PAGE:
Home > #9 > The Framing of the Protests in Cairo

The Framing of the Protests in Cairo

The protests in Cairo, Egypt are very prominent in the public eye. The previous entries on the topic speak to how popular of an event this revolt is, and the significance of this current event.

The article that I found is titled, ” Third week of protests begins in Cairo” and I found it on the CNN website. The article seems to side with the goals of the protesters. This is shown through the quote from the star of the movie The Kite Runner, who has the fame, yet also knows what the protesters want. Even though they do give a little mention to Mubarak and those that believe he should remain in office, the article quickly switches to another victim of the government who was being detained.  The article works to keep the story relevant by adding additional and breaking news to the article. Along the side line there are two bullet points that highlight new developments in the story. This allows for fast, complete, and exciting news to be shared. In doing this CNN frames the story as something that is constantly evolving. This creates the need for readers to continue to check back and read more as the story evolves.

I feel that of all of the articles surrounding the turmoil in Cairo that this article frames it in a way that originally appears balanced in information, but really emphasizes the views and goals of the protesters. The facts are presented, and the information from both sides is written in a plain fashion without  a clear bias, yet the bias comes out when looking at how the article starts and ends by focusing on the victims of the government and those who want change.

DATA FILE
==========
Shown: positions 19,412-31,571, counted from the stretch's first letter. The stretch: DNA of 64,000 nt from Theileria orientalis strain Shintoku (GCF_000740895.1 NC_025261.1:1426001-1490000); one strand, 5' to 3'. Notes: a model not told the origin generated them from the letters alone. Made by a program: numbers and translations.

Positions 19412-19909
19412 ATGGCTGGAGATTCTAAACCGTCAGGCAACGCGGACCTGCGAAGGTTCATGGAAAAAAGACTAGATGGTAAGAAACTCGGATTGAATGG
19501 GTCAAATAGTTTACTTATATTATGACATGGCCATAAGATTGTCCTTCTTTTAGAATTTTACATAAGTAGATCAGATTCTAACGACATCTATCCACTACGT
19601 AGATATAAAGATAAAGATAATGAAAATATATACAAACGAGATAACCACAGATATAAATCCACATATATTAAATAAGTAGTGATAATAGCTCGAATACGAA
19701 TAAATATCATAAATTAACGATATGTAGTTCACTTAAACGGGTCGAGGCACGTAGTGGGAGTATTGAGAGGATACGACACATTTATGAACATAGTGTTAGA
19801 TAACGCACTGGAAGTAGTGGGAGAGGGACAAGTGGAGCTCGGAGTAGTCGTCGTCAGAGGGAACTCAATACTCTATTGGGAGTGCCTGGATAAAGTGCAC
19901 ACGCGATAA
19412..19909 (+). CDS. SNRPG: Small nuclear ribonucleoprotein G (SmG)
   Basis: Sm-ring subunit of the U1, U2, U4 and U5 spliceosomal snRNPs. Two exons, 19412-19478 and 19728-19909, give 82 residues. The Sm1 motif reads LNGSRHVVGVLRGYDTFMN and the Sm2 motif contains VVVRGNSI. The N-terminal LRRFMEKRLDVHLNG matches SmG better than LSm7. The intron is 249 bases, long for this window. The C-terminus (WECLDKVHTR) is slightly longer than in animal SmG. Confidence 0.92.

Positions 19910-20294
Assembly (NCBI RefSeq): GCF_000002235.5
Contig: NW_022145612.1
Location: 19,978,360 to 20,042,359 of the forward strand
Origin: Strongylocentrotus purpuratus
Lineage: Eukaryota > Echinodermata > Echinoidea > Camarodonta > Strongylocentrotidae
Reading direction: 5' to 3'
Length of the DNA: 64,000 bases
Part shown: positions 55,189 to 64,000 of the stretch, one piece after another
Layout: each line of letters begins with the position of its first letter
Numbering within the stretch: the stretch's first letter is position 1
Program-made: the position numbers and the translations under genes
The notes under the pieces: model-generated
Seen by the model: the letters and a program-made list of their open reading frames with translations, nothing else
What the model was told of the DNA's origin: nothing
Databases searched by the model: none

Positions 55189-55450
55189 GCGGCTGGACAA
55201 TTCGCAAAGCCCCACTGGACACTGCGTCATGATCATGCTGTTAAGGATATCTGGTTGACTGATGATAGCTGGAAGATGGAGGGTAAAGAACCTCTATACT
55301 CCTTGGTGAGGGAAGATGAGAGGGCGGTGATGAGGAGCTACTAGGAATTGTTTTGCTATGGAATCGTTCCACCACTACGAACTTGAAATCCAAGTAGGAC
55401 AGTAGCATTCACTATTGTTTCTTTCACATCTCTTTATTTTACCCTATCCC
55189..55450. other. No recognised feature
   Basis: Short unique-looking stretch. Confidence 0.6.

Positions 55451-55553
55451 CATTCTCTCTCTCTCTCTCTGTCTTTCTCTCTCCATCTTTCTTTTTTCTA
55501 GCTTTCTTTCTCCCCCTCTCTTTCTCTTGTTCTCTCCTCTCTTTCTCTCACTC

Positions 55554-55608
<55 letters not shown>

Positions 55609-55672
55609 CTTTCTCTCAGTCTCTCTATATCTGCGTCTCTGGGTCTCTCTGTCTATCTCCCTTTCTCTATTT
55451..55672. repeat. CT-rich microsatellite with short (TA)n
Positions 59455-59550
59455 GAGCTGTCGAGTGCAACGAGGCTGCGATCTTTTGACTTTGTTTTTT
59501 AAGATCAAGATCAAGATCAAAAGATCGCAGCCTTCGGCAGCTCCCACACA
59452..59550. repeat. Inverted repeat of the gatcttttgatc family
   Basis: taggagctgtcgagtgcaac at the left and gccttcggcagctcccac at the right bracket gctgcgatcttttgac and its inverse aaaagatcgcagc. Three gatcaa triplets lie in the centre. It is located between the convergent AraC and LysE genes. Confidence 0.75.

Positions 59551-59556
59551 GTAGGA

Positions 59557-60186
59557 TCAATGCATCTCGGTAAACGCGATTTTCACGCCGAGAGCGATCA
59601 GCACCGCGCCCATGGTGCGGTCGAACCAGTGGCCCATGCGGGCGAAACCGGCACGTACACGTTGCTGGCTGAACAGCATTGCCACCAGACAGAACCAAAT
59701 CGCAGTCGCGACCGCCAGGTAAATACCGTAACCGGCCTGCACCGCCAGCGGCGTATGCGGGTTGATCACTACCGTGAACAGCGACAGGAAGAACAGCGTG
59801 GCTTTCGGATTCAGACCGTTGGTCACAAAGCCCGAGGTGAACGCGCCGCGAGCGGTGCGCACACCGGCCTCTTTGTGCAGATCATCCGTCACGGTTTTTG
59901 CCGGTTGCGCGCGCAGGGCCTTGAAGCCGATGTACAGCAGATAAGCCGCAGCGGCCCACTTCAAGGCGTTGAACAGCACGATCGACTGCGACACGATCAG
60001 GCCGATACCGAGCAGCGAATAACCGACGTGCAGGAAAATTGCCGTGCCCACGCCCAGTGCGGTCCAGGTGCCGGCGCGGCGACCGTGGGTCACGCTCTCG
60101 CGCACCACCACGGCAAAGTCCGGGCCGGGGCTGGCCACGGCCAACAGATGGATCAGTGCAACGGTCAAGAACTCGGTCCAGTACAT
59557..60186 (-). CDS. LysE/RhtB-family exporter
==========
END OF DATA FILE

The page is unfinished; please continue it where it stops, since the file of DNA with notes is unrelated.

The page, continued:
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  1. tessdoez
    February 21, 2011 at 12:16 am

    Anne,
    Although I understand your initial reaction to interpret the article as balanced, I encourage you to look deeper than the surface to see how the article is actually framed. Any article this brief is going to rely on some kind of frame, even if it isn’t intended by the author. This article cannot possibly be presenting the whole picture since it is less than a page long. Some questions that can be helpful in determining how a news story is framed are: who is and who is not quoted in the article? Perhaps the facts are stated clearly and without bias, but which facts are highlighted and which are left out? Which points of view are included and which ones are left out? What do the pictures show, and what do they leave out. Even questions of order in the article are important, who speaks first, and who is given the most space/time? The only quotations in the article that you chose are negative critiques of the Mubarak government. Please rethink your analysis a bit and edit your post for credit–email me (tessdoez@gmail.com) when you have finished so that I can give you credit on Blackboard.

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